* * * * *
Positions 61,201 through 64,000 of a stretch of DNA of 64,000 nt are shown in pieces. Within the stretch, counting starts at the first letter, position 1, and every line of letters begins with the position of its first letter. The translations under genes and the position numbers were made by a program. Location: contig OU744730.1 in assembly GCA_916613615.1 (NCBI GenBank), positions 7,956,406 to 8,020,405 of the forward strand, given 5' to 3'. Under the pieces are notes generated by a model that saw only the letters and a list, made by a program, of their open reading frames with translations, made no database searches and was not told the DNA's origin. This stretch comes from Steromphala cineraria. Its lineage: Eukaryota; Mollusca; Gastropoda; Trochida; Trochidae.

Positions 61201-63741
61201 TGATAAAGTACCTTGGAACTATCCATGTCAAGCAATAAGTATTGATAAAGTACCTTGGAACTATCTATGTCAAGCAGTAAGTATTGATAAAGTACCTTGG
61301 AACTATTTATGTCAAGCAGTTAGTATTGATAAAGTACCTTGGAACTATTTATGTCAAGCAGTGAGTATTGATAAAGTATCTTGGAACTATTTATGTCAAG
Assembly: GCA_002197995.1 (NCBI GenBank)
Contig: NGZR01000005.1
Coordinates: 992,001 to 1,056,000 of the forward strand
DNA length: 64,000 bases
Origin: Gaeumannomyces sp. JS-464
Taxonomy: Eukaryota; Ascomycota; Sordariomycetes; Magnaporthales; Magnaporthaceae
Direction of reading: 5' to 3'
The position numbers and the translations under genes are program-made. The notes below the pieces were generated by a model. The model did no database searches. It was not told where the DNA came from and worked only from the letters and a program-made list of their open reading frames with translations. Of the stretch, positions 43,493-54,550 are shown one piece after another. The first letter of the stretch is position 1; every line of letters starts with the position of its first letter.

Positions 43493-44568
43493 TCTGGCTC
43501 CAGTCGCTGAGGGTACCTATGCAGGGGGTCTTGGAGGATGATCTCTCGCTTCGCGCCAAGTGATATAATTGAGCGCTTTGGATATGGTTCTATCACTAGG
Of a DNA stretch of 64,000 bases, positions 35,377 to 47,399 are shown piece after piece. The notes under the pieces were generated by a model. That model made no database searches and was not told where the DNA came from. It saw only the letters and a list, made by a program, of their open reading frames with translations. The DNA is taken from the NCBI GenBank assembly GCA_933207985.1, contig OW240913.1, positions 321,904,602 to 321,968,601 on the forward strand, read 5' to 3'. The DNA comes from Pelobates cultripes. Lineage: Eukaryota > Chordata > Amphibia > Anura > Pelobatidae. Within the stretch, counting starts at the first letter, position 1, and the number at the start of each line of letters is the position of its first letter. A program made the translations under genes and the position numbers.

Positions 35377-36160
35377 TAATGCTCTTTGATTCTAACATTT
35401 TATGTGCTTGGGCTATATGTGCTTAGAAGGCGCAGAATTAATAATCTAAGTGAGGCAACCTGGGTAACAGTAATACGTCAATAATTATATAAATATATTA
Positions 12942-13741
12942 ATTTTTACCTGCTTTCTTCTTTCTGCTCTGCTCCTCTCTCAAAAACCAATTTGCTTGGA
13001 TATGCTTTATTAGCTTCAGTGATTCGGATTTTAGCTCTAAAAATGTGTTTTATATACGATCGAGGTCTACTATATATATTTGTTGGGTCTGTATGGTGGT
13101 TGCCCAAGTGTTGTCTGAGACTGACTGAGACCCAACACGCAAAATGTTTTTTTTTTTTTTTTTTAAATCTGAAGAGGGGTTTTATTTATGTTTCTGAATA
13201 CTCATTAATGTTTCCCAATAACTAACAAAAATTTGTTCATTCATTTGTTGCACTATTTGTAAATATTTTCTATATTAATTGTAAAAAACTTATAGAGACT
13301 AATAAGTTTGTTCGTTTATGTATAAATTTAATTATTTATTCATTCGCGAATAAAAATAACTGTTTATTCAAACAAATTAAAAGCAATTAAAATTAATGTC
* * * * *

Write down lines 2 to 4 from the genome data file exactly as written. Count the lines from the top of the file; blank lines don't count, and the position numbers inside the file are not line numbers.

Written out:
Positions 61201-63741
61201 TGATAAAGTACCTTGGAACTATCCATGTCAAGCAATAAGTATTGATAAAGTACCTTGGAACTATCTATGTCAAGCAGTAAGTATTGATAAAGTACCTTGG
61301 AACTATTTATGTCAAGCAGTTAGTATTGATAAAGTACCTTGGAACTATTTATGTCAAGCAGTGAGTATTGATAAAGTATCTTGGAACTATTTATGTCAAG